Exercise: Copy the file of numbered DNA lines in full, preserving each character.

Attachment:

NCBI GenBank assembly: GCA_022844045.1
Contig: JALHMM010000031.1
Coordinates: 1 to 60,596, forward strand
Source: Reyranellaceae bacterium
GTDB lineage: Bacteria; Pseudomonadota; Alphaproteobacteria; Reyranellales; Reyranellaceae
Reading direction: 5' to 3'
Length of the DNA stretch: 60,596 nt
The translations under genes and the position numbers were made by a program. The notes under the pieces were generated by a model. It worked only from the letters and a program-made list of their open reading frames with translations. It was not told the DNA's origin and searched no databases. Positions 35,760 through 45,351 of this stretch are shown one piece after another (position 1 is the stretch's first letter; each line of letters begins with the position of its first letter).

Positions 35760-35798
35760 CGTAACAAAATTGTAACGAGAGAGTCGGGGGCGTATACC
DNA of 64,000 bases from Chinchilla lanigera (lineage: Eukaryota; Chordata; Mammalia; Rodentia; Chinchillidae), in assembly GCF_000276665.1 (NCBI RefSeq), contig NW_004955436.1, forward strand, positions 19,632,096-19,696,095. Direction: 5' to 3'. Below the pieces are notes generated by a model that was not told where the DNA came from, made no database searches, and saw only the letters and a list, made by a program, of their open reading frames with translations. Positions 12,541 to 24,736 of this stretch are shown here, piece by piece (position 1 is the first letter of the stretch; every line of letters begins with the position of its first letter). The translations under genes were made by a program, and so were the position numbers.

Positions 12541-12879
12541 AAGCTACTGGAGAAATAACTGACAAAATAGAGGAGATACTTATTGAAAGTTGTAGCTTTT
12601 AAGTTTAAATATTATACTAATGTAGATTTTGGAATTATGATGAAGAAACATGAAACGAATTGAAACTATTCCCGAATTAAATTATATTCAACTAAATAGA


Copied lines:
NCBI GenBank assembly: GCA_022844045.1
Contig: JALHMM010000031.1
Coordinates: 1 to 60,596, forward strand
Source: Reyranellaceae bacterium
GTDB lineage: Bacteria; Pseudomonadota; Alphaproteobacteria; Reyranellales; Reyranellaceae
Reading direction: 5' to 3'
Length of the DNA stretch: 60,596 nt
The translations under genes and the position numbers were made by a program. The notes under the pieces were generated by a model. It worked only from the letters and a program-made list of their open reading frames with translations. It was not told the DNA's origin and searched no databases. Positions 35,760 through 45,351 of this stretch are shown one piece after another (position 1 is the stretch's first letter; each line of letters begins with the position of its first letter).

Positions 35760-35798
35760 CGTAACAAAATTGTAACGAGAGAGTCGGGGGCGTATACC
DNA of 64,000 bases from Chinchilla lanigera (lineage: Eukaryota; Chordata; Mammalia; Rodentia; Chinchillidae), in assembly GCF_000276665.1 (NCBI RefSeq), contig NW_004955436.1, forward strand, positions 19,632,096-19,696,095. Direction: 5' to 3'. Below the pieces are notes generated by a model that was not told where the DNA came from, made no database searches, and saw only the letters and a list, made by a program, of their open reading frames with translations. Positions 12,541 to 24,736 of this stretch are shown here, piece by piece (position 1 is the first letter of the stretch; every line of letters begins with the position of its first letter). The translations under genes were made by a program, and so were the position numbers.

Positions 12541-12879
12541 AAGCTACTGGAGAAATAACTGACAAAATAGAGGAGATACTTATTGAAAGTTGTAGCTTTT
12601 AAGTTTAAATATTATACTAATGTAGATTTTGGAATTATGATGAAGAAACATGAAACGAATTGAAACTATTCCCGAATTAAATTATATTCAACTAAATAGA